Africa: Intra-African Trade or Global Integration?

Though the World Trade Organisation (WTO) has long held that trade between African countries is too low, experts at the South Centre, an inter-governmental think tank of developing countries, say intra-continental trade is already significant in manufactured goods and promises a new path to industrialisation.

"Trade among African countries is very low. Last year, it stood at 10 percent of the continent's overall trade," Valentine Rugwabiza, deputy director general of the WTO, which seeks to reduce barriers and promote aid for trade, told IPS.

"Though Africa's share in world trade is also very small - less than three percent in 2011 - it is growing very rapidly, particularly with emerging economies; while trade amongst African countries is stagnant."

With a rigid division of labour inherited from the colonial era, Africa relies on a narrow range of exports and is over-dependent on primary products: in 2010, fuel extraction and mining represented 66 percent of its total merchandise exports.

According to Rugwabiza, lack of investment in infrastructure and non-tariff barriers of all kinds make trade between the 54 countries cumbersome.

"Whereas it takes 18 days to export products from Latin America and the Caribbean, it takes almost 33 days to do so from Africa," she added, noting that it is also more expensive to ship a container from Africa than from any other part of the developing world.

For instance, shipping a container from South-east Asia costs 900 dollars, compared to 2,000 dollars from Africa; likewise, it costs 935 dollars to import a container from South-East Asia, and almost 2,500 dollars to do so from Africa. The Geneva-based South Centre, however, has a more optimistic view.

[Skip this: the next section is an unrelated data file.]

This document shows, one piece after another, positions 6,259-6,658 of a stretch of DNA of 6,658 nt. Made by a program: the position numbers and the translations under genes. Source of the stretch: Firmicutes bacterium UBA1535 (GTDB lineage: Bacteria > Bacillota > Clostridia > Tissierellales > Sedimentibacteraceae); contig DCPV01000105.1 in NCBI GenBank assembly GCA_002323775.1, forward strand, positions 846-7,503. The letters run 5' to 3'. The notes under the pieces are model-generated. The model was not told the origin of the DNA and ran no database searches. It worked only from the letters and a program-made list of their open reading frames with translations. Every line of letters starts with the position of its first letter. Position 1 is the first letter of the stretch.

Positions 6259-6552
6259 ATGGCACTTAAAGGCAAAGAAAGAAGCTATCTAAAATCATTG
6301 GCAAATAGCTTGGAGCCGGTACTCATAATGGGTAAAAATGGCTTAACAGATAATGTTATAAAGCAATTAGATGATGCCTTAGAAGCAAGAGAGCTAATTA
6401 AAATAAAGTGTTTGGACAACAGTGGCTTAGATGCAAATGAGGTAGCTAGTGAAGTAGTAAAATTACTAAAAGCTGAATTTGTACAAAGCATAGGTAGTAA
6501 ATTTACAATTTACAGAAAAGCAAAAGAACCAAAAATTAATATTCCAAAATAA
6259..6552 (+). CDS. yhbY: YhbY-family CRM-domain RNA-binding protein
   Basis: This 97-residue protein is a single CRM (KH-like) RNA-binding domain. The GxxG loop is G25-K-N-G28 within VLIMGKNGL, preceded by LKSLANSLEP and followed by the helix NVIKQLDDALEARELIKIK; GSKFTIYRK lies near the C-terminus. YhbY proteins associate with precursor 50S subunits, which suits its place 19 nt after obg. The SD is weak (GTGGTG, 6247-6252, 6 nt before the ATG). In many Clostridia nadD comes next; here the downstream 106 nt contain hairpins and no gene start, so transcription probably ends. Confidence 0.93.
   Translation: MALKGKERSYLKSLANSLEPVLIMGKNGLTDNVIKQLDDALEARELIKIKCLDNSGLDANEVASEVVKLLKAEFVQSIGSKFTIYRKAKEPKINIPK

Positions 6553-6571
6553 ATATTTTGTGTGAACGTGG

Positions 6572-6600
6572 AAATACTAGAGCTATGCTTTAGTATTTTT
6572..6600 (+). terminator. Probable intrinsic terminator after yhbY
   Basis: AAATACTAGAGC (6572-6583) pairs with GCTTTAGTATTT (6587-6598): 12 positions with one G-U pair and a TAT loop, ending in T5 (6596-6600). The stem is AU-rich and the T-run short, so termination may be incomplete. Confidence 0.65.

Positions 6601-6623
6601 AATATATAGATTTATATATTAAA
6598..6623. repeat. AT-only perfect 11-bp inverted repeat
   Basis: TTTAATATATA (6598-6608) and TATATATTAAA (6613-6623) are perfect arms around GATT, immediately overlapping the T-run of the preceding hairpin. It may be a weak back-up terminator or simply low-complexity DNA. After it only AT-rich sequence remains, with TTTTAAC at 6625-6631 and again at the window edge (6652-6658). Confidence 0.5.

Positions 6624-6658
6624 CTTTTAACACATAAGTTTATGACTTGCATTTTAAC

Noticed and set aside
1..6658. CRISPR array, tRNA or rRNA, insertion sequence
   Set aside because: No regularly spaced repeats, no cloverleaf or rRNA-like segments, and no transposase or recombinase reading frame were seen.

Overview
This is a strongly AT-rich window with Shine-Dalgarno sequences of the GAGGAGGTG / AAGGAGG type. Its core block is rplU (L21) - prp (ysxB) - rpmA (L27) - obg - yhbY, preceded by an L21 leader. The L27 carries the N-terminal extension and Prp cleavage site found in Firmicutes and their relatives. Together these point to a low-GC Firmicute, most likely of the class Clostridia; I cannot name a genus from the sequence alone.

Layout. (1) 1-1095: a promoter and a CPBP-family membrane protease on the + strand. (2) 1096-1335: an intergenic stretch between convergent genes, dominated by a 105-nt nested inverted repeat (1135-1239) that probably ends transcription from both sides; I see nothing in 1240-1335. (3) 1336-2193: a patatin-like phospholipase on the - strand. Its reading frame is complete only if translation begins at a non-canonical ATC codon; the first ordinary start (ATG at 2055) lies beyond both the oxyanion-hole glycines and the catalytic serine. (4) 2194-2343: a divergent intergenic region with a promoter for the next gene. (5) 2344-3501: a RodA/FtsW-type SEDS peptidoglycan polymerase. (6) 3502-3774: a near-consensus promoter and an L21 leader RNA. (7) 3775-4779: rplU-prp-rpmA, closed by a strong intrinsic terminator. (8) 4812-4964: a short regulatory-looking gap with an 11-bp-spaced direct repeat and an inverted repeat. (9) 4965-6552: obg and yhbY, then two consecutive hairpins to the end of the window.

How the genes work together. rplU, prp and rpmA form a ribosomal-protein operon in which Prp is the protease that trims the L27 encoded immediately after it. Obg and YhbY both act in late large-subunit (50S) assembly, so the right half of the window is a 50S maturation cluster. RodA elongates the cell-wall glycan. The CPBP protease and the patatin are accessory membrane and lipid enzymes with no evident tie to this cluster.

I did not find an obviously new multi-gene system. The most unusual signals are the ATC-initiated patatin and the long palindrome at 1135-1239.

"In absolute terms, intra-African trade is low," Aileen Kwa, trade policy officer with the South Centre, told IPS. "In terms of non-oil exports Africa's internal trade is almost on par with its exports to the EU. Furthermore, the trade growth rate within Africa is the second highest after China and before the United States and the EU. Therefore, it is very promising, also in terms of the quality of exports."

She explains that, with the exclusion of South Africa, only 10 percent of sub-Saharan Africa's exports to the EU are in manufactured goods, a figure that rises to 27 percent for intra-regional trade.

"Most of Africa's manufactured goods go to Africa. So if the continent wants to industrialise, the market that provides the best opportunities is Africa, not China, the U.S., or the EU."

For Rugwabiza, however, the industrialisation of Africa will require not only strengthening of the domestic market, but also integration into the world market.

"Today, components of the same piece are produced in different countries all over the world. This is a huge chance for Africa to specialise in single tasks and insert itself into global value chains," she told IPS.